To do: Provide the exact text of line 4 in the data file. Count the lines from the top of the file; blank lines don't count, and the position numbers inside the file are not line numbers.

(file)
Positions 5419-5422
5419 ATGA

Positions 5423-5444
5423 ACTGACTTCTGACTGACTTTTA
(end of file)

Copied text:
5423 ACTGACTTCTGACTGACTTTTA